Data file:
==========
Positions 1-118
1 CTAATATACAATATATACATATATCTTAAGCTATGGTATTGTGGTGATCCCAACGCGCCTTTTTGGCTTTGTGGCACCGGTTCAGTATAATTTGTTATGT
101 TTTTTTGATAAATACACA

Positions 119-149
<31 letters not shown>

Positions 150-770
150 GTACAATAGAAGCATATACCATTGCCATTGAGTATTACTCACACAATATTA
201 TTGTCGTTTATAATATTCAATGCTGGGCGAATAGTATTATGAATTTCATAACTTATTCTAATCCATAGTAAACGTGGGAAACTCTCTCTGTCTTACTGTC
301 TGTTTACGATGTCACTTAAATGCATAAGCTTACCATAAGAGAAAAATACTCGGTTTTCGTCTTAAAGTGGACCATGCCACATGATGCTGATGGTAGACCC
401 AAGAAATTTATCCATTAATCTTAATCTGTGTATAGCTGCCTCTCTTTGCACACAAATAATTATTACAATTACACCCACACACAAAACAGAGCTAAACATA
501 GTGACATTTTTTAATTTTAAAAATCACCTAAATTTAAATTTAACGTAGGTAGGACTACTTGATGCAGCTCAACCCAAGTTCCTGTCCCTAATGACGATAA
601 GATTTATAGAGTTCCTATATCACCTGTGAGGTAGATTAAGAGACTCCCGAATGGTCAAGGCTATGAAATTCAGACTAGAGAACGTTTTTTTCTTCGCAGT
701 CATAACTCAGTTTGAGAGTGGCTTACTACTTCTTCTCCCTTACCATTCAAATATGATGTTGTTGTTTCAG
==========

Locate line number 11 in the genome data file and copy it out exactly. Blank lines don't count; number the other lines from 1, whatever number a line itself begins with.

501 GTGACATTTTTTAATTTTAAAAATCACCTAAATTTAAATTTAACGTAGGTAGGACTACTTGATGCAGCTCAACCCAAGTTCCTGTCCCTAATGACGATAA